Bricoleur or engineer ?

In his ‘How I failed‘ article, O’Reilly lists some of the areas where he could have improved his work as an entrepreneur. The last failure that O’Reilly catalogues (#6: I’ll Take Care of That) was that he did not proactively hire people in pursuit of new business.

“… the existing team tries new things, and hires only after it’s clear that there’s really an opportunity there. It’s great when your management team leads from the front. But overall, we took it too far, and didn’t build a strong enough culture of deliberate hiring to go after new opportunities.” (‘How I failed‘, LinkedIn, accessed 2013-09-25)

He compares that situation with Levi-Strauss’ distinction between the bricoleur and the engineer. This really struck a chord with me, in a way that resonates with both my work life and my photography. Wikipedia describes the difference nicely.

“…the Bricoleur is adept at many tasks and at putting pre-existing things together in new ways, adapting his project to a finite stock of materials and tools. The Engineer deals with projects in their entirety, conceiving and procuring all the necessary materials and tools to suit his project.” (Wikipedia, Claude Lévi-Strauss, 2.3.1 The Savage Mind: Bricoleur and Engineer, accessed 2013-09-26).

Untitled O’Reilly identifies with the bricoleur, and “aspire[s] to be more of an engineer”. Me too. I’ve always preferred working with what was at hand rather than planning out and sourcing entire projects. For instance, I’d work through many dozens of uni essays by collating sources and discussion points into some sort of order, making sure not to miss anything. Also with web development; I’d pick up and repurpose snippets from the web rather than write from first principles. I picked up a great deal that way, as I know many others have as well. Of course, as you gain experience you learn what’s required for different types of jobs, but as a default behaviour I’m certainly more of a bricoleur. If I was being unkind to myself, I called that being lazy and unimaginative. At other times, I thought of it as efficient and pragmatic.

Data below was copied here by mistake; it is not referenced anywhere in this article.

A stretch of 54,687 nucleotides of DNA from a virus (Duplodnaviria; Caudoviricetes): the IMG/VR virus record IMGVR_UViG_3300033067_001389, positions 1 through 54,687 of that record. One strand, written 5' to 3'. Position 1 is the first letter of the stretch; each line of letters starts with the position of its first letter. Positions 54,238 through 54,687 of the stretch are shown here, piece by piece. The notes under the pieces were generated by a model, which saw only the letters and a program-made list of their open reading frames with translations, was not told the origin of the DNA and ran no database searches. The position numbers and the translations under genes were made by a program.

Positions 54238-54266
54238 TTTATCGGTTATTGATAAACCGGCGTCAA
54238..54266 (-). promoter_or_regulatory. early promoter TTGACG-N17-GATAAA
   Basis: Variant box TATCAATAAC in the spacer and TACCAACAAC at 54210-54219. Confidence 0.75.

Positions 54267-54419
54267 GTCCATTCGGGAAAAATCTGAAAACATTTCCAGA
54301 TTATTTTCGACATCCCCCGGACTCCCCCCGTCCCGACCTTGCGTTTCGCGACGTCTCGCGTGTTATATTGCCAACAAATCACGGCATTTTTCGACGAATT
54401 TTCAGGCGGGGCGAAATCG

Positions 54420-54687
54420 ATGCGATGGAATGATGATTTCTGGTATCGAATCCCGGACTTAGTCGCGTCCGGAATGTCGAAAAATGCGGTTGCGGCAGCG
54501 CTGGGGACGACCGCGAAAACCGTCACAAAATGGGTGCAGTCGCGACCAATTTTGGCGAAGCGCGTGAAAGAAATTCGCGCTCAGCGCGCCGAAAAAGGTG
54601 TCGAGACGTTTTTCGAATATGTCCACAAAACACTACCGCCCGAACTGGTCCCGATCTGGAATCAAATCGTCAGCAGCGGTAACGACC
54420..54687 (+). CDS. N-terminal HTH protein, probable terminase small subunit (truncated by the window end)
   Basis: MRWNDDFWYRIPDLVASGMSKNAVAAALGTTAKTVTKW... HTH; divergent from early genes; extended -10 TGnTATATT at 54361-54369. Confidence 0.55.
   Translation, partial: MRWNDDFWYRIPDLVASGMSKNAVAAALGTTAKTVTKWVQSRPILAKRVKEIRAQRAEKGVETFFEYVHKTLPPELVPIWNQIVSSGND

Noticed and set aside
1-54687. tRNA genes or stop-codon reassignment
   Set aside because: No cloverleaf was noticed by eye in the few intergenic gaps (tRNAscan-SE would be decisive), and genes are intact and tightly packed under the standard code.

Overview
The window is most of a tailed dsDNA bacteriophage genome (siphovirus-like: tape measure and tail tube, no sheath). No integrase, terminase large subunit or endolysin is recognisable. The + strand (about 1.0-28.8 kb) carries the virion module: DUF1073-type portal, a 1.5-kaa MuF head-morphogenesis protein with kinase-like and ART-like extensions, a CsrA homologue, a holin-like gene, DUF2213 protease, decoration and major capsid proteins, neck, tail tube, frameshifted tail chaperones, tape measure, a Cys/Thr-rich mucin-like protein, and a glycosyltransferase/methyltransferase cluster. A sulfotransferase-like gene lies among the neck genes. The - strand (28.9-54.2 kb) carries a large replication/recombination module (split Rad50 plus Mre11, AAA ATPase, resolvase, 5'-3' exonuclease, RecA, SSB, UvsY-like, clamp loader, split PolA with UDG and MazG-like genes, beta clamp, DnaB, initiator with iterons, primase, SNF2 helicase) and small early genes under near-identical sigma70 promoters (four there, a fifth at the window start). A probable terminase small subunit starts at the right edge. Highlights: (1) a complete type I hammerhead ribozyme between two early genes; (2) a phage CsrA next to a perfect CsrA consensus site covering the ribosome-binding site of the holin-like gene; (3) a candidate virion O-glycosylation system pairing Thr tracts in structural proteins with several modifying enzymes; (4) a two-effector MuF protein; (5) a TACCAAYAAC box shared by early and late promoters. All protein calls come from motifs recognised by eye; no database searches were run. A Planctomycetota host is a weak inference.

Until recently, my approach to photography had been similar. I had a strong preference for capturing existing situations, as with candid street photography or urban exploration. That’s been changing during my time at COFA, particularly during the studio lighting courses I’ve done this year. Exposure to artists like Jeff Wall and Rosemary Laing, who meticulously plan and construct their works, has shown me that candid isn’t always best. The creative process taught at COFA too, emphasises weighing up the right approach for the intended outcome ; a balancing act that’s more like engineering than bricolage.

So in both my day job and (nascent) art practice, I’m finding that tempering the bricoleur approach isn’t easy, but is expanding my options.

This is one of the advantages of a ‘dual boot’ lifestyle; both areas sometimes inform each other, and it’s possible to develop both areas simultaneously.

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Posted on September 26, 2013

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